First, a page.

The unpretentiousness of the very process of fertilization as well as the absence of olfactory and tactile stimuli brings to the forefront acoustic and visual signals as the primary means of communication and attracting partners. The unsurpassed vocal ability, fabulously bright feathers, elaborate dances at courtship display and when communicating with the partners – all these more than compensate for the shortness of intimate contacts.

Look and listen closely, say, to the well-known crows or magpies, who willingly nest in towns. The sounds they let out are not always disgusting croaks or persistent chirring. Even such annoying birds can have a cooing, calming, and even languid voice. In spring, the male of the hooded crow can swing for hours on a specially broken branch on top of a birch tree, wings apart, singing something. For copulation the crow invites the partner to the remnants of snow in the shade. It is possible that when the snow touches the warm and swollen featherless area on her belly, the female feels a special pleasure.

Duck tales

The birds of the order Anseriformes serve as a most interesting object for studying marriage customs. The pintails begin to perform courtship rituals in fall at their winter quarters. In this period, the flocks of drakes and ducks whose eggs have perished and who have arrived there earlier than those who nested more successfully mix with each other and the flocks of yearlings. The dandyish their marriage feathers arrange real games and sort out their relationships from time to time. The most characteristic move is a quick toss of the beak up from the water with a whistle. Permanently courting, whistling and crackling, the flocks of pintails reach Siberia in April or beginning of May, where they couple and nest several hundreds of meters apart.

Once, at the end of April, the local fishermen brought us a drake caught in a net. He looked extremely gaunt and scraggy. When we ringed him and marked him with a colored nose plate, we let him out to the lake, where he joined a group of displaying pintails. For a few days he did not attempt to challenge other males for a free female and was eating all the time. But one day, encouraged by the female who had been driving away all other males, the drake pushed his way through, grabbed hold of his rival’s beak with his beak and beat him! Demonstrating his superiority, our hero turned to one side, unfolded his wing and let out a triumphant whistle driving his beak through the pen-feathers. For the next few days the happy couple stayed away from the others, and soon made a nest nearby.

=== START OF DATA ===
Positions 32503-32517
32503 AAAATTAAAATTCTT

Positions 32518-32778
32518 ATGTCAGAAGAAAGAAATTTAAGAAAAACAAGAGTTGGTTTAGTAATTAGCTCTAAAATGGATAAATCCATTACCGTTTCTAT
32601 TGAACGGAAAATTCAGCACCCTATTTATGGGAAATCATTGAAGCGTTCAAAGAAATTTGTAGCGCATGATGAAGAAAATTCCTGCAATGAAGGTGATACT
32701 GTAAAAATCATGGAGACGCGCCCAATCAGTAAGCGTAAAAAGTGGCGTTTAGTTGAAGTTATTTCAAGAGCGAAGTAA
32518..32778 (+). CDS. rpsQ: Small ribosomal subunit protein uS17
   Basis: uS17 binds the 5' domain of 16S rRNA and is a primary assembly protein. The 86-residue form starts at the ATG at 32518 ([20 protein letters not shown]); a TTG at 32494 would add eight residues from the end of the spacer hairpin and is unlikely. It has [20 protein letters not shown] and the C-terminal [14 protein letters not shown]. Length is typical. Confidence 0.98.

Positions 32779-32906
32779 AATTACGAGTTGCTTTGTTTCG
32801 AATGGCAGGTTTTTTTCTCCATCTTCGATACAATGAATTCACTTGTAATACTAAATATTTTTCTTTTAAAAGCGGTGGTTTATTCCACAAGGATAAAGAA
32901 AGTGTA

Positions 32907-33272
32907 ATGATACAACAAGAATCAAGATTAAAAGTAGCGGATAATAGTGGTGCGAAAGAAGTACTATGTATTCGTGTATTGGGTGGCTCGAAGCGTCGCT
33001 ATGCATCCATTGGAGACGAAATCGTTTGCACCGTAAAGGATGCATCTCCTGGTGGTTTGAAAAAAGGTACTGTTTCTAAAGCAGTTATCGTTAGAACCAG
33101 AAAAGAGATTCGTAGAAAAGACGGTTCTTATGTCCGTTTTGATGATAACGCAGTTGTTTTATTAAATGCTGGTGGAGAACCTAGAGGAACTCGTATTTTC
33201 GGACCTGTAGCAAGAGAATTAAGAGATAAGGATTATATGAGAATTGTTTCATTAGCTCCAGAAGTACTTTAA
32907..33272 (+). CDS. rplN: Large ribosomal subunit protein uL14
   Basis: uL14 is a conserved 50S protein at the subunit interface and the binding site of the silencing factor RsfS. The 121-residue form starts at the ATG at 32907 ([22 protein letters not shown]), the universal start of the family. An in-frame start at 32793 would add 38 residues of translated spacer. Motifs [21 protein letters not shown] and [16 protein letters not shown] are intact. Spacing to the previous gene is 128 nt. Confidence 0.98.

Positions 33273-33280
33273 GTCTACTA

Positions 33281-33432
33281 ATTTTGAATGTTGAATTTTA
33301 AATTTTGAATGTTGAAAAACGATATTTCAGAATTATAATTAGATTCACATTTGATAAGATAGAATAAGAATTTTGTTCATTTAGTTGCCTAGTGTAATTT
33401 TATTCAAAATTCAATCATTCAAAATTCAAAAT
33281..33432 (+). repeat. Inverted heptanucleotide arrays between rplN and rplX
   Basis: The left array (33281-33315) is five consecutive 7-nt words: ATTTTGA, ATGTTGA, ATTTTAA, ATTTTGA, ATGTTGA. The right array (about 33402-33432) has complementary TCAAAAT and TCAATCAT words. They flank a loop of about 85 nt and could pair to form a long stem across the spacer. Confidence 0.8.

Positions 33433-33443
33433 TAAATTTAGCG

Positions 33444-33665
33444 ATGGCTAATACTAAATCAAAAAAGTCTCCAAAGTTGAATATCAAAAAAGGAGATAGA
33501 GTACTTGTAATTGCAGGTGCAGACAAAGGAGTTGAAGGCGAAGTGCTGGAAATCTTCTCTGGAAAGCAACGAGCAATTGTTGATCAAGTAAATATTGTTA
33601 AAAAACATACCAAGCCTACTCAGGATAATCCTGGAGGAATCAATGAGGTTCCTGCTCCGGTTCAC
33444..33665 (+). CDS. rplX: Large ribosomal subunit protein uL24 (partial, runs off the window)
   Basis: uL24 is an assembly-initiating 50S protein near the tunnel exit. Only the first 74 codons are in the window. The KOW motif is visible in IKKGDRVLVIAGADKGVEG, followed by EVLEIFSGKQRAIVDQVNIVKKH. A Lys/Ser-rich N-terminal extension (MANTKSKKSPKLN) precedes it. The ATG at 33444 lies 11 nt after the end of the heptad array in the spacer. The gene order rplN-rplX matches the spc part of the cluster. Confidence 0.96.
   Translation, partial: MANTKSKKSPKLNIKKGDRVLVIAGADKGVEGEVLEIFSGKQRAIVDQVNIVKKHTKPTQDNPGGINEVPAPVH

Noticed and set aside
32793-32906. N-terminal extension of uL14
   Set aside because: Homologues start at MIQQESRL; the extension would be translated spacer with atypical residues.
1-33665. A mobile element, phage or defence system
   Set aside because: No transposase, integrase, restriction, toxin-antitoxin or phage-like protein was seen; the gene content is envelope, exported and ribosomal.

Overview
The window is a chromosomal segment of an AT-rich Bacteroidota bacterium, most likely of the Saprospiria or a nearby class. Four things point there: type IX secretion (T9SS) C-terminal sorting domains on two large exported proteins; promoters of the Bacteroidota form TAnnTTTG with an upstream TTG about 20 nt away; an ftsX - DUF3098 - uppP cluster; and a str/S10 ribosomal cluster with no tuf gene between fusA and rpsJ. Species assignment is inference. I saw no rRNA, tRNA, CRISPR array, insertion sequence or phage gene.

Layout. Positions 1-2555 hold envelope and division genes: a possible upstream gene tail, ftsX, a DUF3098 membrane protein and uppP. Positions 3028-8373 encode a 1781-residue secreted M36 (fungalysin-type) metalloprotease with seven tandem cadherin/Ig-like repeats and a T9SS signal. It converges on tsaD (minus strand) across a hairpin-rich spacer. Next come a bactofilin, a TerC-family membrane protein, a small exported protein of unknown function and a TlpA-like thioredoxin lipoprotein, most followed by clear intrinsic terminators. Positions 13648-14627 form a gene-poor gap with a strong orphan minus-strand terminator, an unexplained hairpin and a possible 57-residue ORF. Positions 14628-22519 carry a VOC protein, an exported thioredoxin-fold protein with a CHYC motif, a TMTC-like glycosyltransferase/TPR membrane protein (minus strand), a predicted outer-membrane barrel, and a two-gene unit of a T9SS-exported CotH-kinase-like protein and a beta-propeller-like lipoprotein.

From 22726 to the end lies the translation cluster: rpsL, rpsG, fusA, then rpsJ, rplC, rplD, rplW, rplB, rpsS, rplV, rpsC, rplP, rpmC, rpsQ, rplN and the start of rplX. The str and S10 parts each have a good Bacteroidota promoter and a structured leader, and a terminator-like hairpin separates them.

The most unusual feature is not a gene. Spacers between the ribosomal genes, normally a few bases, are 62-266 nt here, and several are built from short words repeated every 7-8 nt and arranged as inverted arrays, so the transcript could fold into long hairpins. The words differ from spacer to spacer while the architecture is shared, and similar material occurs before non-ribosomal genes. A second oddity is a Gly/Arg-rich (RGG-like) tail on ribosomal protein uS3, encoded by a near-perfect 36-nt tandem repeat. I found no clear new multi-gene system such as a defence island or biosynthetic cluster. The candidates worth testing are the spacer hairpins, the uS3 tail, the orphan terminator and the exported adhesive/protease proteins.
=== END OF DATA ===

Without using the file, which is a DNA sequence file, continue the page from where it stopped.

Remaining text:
Marriages in heaven

The problem of birds couple forming deserves to be discussed in detail. For example, mallards form couples as early as in fall. In winter, when it is not necessary to fertilize eggs, drakes sometimes do their matrimonial duties by mutual consent with their partners, or at the females’ initiative. In this case, copulation does not serve for reproduction but is a mechanism of supporting permanent marriage relations in the couple.

I recall watching the behavior of half-wild mallards at my parents’ farm when I was a student. One spring a drake, which was as usual left for breeding with two females, suddenly revolted and refused to fertilize his mistresses, who had bored him during the long winter. The mistresses reminded him of his duty from time to time, demonstrating this blockhead how to do it, but it did not work. For some unknown reason, he became enamored of the next-door duck, which had lost her partner and every morning was informing the area about this by violent quacking.

Notes of an Orenburg Sportsman by S. T. Aksakov
“…The spring gets warmer by the hour, and the flood-water pours off. Small flocks of wild ducks definitively break up in couples, mate and calm down, especially because the grass grows taller, and the ducks can hide there. A drake, the most amorous of males, never stirs a step from his duck’s side, doesn’t leave her for a moment, never flies off his spot before her. Sometimes the duck paddles in a pool or dangles her beak in slush, and the drake stands ashore or on a hummock, like a sentry; a hunter comes to him quite close, but the duck doesn’t see or notice anything; the drake moves, turns, quacks, as if calling to her, for he sees the danger, but the duck doesn’t pay attention; he doesn’t fly away alone, and a good shot kills him outright. The duck flies away without showing any compassion for the killed drake. It is a completely different matter if a hunter kills the duck: the drake would not only fly in circles around the hunter, not coming too close, though, but he would beat against the place where he lost his partner for several days in a row.
…When a drake with a duck sees another drake flying to them, he rushes toward and certainly drives him away, as he has more rights and reasons to fight bravely. If a single drake, who hasn’t found his partner yet, comes to a flying couple, then a fight in the air with the lawfully wedded husband is certain to follow, accompanied by the special short vivid cry, well-known to hunters. It can be quite a picturesque sight: both drakes hang sheer in the air, holding each other by the neck, flapping their wings swiftly and violently so as not to go down to the earth, and despite all the efforts, constantly coming down. The victory, as far as I have noticed, has always been on the side of the right one.”

It was impossible for our drake to resist the calling. In the morning, when his cage was opened, he rushed to see his love, jumping over several fences. He even learned to fly more or less. The denouement of the story: both our ducks sat on the unfertilized eggs four weeks and were left without a hatch. And the neighboring yard hosted a big brood of strong ducklings. Obviously, even birds’ marriages are made in heaven…